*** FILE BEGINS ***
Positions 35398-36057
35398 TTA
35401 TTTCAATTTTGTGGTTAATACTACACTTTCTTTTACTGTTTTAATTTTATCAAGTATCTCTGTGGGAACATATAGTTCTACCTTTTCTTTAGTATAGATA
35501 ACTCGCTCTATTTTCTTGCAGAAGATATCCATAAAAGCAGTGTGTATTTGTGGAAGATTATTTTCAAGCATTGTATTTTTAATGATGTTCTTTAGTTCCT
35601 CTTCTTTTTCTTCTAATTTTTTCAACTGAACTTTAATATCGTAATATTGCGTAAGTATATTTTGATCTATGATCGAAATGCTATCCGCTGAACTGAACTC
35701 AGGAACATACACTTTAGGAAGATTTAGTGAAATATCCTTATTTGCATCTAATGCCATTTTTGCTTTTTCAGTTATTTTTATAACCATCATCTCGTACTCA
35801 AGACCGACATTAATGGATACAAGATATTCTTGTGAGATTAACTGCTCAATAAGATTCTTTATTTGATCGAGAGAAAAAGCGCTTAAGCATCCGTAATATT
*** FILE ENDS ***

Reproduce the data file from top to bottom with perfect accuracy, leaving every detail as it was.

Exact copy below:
Positions 35398-36057
35398 TTA
35401 TTTCAATTTTGTGGTTAATACTACACTTTCTTTTACTGTTTTAATTTTATCAAGTATCTCTGTGGGAACATATAGTTCTACCTTTTCTTTAGTATAGATA
35501 ACTCGCTCTATTTTCTTGCAGAAGATATCCATAAAAGCAGTGTGTATTTGTGGAAGATTATTTTCAAGCATTGTATTTTTAATGATGTTCTTTAGTTCCT
35601 CTTCTTTTTCTTCTAATTTTTTCAACTGAACTTTAATATCGTAATATTGCGTAAGTATATTTTGATCTATGATCGAAATGCTATCCGCTGAACTGAACTC
35701 AGGAACATACACTTTAGGAAGATTTAGTGAAATATCCTTATTTGCATCTAATGCCATTTTTGCTTTTTCAGTTATTTTTATAACCATCATCTCGTACTCA
35801 AGACCGACATTAATGGATACAAGATATTCTTGTGAGATTAACTGCTCAATAAGATTCTTTATTTGATCGAGAGAAAAAGCGCTTAAGCATCCGTAATATT